Brian Wilson (Photo by Mike Morsch)

Brian Wilson
(Photo by Mike Morsch)

Brian Wilson’s masterpiece “Pet Sounds” – arguably one of the best albums ever made – was released 52 years ago this month by the Beach Boys. And as great as that album is, there’s a song on it that just doesn’t fit on the album, according to one of the band members.

The story of “Pet Sounds” is well chronicled. By the mid-1960s, Brian had tired of touring with the Beach Boys and wanted to stay in California, writing and arranging new music for the band. He was growing as a songwriter and producer and wanted to focus more on those aspects of the music industry.

To fill in for Brian on tour, the Beach Boys first hired Glen Campbell, who had been a member of the famous “Wrecking Crew,” a group of brilliant Los Angeles studio musicians who were used by a lot of artists for their studio albums in the 1960s.

Playing bass guitar and singing some of Brian’s high falsetto parts, Campbell toured with the Beach Boys from December 1964 through March 1965 before deciding to leave the band and focus on a solo career. (Campbell was, however, among the Wrecking Crew musicians who played on the “Pet Sounds” recording sessions that started on July 12, 1965 and didn’t finish until April 13, 1966.)

Bruce Johnston (Photo by Mike Morsch)

Bruce Johnston
(Photo by Mike Morsch)

The Beach Boys now needed someone to fill in for Campbell on tour. So Mike Love called Bruce Johnston.

Johnston was an on-staff producer at Columbia Records, which was also the Beach Boys’ label, and he had met all of the Beach Boys. At the time, Johnston was working with Terry Melcher – the son of actress Doris Day – producing a song called “Hey Little Cobra” for the Rip Chords, on which Johnston and Melcher also added their own vocals. The song would spend 14 weeks on the Billboard Hot 100 singles chart in 1963, peaking at No. 4.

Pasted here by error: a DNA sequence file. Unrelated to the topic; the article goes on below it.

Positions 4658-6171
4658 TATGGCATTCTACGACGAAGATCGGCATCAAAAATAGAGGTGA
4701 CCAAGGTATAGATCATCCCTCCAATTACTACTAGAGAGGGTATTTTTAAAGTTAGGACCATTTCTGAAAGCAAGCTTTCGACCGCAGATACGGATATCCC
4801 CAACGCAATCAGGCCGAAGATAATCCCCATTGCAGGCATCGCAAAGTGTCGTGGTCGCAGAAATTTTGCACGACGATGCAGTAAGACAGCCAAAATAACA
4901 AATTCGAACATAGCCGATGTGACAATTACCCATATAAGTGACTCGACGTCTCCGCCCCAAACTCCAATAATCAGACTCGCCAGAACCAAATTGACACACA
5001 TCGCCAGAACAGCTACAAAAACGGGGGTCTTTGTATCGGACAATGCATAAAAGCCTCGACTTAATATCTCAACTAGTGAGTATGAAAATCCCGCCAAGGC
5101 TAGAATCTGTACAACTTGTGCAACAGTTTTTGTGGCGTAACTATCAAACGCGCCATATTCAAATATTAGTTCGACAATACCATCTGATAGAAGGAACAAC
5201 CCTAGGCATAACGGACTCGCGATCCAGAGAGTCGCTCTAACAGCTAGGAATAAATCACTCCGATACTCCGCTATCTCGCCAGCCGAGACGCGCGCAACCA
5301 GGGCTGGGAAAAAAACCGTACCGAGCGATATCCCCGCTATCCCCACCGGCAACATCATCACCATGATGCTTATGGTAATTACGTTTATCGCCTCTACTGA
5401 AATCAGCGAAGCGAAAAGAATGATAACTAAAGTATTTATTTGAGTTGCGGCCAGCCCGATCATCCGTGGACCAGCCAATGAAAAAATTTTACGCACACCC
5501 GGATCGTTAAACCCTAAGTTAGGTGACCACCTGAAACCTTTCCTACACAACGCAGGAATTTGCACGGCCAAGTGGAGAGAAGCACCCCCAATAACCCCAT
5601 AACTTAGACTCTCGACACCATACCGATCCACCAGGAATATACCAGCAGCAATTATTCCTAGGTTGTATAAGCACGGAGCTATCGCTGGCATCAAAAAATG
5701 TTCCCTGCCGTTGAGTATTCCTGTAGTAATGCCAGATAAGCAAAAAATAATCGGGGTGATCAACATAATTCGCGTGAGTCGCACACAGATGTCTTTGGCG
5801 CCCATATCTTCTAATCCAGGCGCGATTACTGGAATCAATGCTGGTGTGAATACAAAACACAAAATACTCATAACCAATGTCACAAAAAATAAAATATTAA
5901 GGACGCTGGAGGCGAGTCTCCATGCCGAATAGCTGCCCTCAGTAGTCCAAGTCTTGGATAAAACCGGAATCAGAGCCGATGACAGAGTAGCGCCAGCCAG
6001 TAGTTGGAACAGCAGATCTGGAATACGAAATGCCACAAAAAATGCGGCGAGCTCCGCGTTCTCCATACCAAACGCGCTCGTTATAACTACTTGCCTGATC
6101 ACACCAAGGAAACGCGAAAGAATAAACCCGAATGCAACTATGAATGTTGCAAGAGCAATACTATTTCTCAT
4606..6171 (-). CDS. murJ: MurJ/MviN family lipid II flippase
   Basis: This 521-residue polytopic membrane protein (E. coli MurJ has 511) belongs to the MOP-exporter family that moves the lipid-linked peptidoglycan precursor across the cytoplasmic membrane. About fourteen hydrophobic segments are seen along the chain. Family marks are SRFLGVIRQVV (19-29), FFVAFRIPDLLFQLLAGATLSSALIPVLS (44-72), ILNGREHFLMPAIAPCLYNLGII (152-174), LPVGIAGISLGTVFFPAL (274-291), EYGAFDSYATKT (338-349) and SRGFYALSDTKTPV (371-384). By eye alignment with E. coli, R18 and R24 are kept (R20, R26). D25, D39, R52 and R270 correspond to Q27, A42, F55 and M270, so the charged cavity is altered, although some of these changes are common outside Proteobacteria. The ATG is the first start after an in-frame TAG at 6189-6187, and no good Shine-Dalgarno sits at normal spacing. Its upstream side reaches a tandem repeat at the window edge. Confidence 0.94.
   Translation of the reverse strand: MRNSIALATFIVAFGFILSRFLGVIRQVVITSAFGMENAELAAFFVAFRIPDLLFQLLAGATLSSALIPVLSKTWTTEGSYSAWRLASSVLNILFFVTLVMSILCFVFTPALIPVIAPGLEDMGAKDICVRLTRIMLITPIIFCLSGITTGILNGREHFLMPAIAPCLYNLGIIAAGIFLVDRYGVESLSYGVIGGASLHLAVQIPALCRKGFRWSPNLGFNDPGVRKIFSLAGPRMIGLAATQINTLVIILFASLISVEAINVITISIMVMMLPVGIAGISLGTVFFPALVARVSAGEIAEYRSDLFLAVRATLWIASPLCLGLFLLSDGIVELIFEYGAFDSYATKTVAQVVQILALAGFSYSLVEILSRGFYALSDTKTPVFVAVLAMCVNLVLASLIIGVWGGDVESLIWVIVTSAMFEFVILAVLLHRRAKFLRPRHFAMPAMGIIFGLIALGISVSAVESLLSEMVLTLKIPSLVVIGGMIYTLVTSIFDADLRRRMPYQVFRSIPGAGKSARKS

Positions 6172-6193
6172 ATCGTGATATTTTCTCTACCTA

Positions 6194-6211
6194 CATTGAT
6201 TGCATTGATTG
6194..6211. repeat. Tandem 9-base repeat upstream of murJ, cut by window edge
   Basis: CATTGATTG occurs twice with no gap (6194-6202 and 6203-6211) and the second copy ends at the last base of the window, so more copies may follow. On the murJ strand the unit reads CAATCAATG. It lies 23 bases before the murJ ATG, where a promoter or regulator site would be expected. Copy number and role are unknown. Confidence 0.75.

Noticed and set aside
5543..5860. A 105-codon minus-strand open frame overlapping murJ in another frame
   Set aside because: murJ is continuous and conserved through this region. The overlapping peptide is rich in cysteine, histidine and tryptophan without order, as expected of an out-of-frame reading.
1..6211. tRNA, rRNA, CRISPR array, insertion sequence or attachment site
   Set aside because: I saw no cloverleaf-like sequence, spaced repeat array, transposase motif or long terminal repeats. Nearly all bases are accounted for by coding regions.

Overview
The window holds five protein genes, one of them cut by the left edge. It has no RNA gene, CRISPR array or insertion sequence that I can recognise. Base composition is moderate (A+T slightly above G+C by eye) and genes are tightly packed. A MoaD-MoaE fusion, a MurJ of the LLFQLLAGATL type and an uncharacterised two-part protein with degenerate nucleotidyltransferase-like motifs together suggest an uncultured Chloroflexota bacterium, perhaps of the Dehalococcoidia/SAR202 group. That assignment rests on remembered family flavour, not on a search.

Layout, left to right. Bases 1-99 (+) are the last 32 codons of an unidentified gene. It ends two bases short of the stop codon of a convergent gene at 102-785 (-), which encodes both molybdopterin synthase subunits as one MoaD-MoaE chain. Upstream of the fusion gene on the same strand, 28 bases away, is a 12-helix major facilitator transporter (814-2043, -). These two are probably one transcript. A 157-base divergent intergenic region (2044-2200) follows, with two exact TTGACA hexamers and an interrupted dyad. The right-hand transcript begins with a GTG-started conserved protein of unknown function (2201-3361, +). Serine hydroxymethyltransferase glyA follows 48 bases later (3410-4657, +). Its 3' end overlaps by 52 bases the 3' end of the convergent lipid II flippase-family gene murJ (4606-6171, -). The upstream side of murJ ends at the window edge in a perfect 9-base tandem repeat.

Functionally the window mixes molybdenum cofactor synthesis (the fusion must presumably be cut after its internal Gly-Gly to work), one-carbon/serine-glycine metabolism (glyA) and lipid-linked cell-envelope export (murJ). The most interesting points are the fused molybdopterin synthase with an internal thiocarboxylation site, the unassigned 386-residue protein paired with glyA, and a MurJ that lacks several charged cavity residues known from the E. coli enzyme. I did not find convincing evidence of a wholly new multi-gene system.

After that song hit, Melcher was assigned to work with a new band called the Byrds, a five-piece group that featured Roger McGuinn, Gene Clark, David Crosby, Chris Hillman and Michael Clarke in its original lineup, that had formed in 1964.

So Johnston was looking for his next project when the call came from Love.

Mike Love (Photo by Mike Morsch)

Mike Love
(Photo by Mike Morsch)

“I was consulted by Mike, who I knew. He said ‘Glen Campbell was supposed to go on the road with the Beach Boys and he can’t and Brian is in the studio. Who do you know who can fill in for us?’” recalled Johnston during a series of interviews he did for The Vinyl Dialogues book series. “I called 10 people and nobody was available. So I said to Mike, ‘Look, the best I can offer you is me and I can get to airport.’ That’s how I got started with the Beach Boys.”

Johnston joined the touring band in April 1965 and also started appearing in the recording sessions as a vocalist. The first vocal recording Johnston made with the band was “California Girls,” which appeared on the “Summer Days (And Summer Nights!!) album, released in July 1965.

“Probably one of the smartest things they ever did was take Brian off the road so he could realize his genius in the studio,” said Johnston. “The first year I was with with Beach Boys we did three albums. Did I think that was unusual? No. I wasn’t the guy who had to struggle like Brian with writing the songs, arranging them and producing them. All I had to do was come in and sing. You can imagine that Brian had to do all that and go on the road. He just couldn’t do it, it was too much for him.”